Reverb Into Fuzz
“I think on some level, you do your best things when you’re a little off-balance, a little scared. You’ve got to work from mystery, from wonder, from not knowing.” – Willem Dafoe
I have been making some crazy shit recently—music, maybe, or at least intentional noise. I love groups like ‘Sigur Ros’ and ‘Explosions in the Sky’ and wanted to see what would happen if I took a little time out of every day to explore that landscape for myself. I set out on this particular expedition about two years ago and still haven’t found my way home. Who knows where this will lead, or if it will lead anywhere at all, but for now I will say this:
For artists of any kind, the vision is always bigger than the medium you’re using to chase the vision. Stories are larger than language, music is bigger than notes, magic is more than the duplicate three of clubs you’ve hidden in your shoe in an effort to create a moment for the audience that feels impossible.
And in any effort to reach the ineffable through the effable, you’re going to run into problems. Each medium has its own limitations. Magic certainly does, but I also know that I can do things as a magician I’ve never seen anyone do as a writer or musician. So, every kind of art has its own advantages and shortcomings.
Here’s my point. If you’re a painter, learn to write. If you’re a writer, learn a good piece of magic. And if you’re a magician, spend some time thinking about how to do magic without doing tricks. Start a sketchbook. Or take up the piano. Or learn how to take good photographs. After fifteen years of hard work in professional magic, I’ve been astonished at how trying to tackle a new creative medium has allowed me to see new solutions to problems I’d abandoned as lost causes in my work as a magician.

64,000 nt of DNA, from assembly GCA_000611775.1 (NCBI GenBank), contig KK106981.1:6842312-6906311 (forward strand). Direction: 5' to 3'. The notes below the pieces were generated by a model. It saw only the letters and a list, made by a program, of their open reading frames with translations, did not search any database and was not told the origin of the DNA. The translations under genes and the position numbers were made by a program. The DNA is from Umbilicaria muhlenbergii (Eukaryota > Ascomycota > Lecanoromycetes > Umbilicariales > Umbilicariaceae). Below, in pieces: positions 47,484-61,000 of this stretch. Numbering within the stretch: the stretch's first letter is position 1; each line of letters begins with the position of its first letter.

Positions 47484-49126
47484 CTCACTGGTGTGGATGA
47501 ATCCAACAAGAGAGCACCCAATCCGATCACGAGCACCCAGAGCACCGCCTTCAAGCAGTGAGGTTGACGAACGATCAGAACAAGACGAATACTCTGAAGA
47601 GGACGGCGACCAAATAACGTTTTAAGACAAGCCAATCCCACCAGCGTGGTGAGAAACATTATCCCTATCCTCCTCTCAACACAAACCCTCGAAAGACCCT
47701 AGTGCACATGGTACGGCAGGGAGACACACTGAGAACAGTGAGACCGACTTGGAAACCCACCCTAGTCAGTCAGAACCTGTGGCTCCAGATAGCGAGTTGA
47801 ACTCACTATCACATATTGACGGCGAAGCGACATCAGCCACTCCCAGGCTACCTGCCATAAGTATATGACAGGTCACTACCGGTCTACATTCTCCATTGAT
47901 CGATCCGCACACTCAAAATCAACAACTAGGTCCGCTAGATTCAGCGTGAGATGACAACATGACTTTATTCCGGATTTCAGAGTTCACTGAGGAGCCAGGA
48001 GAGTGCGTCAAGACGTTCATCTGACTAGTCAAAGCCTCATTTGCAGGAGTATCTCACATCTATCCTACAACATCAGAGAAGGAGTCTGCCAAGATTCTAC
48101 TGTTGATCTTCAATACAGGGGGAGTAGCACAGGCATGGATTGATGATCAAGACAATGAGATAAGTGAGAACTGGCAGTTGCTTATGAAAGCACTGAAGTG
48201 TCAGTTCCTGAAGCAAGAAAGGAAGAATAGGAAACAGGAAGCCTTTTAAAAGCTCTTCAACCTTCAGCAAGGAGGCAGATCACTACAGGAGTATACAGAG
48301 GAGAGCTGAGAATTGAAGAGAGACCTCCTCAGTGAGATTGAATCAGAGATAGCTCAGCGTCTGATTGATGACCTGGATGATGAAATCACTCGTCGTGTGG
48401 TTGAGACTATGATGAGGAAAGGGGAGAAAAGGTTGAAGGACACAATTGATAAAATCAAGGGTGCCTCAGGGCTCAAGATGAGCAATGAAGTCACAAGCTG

At the very, very least it will keep your imagination lithe and pliable and supple and strong. It will push you off balance and force you to think on your feet. If you’re not careful, expertise can breed certainty, and certainty destroys curiosity. And curiosity is where all the wilderness and mystery is at.
So push yourself into new territory. How can you take the gift that lives at the heart of your work and wrap it in different paper or put it in a different box? What if you set out to share the same creative vision but forced yourself to use a different set of tools?
In this crisis of fear and death, worry and isolation, cancelled shows and empty schedules, give yourself some time to strip everything back to first principles. Get lost. Find your way again. Forget your training. Trust your instincts. All the technique and mastery of craft will never do any good without vision, and vision needs imagination, and imagination needs time. So now, even in a time of sickness and danger—especially now, now more than ever—take the time to dream something wonderful, and then make it real.
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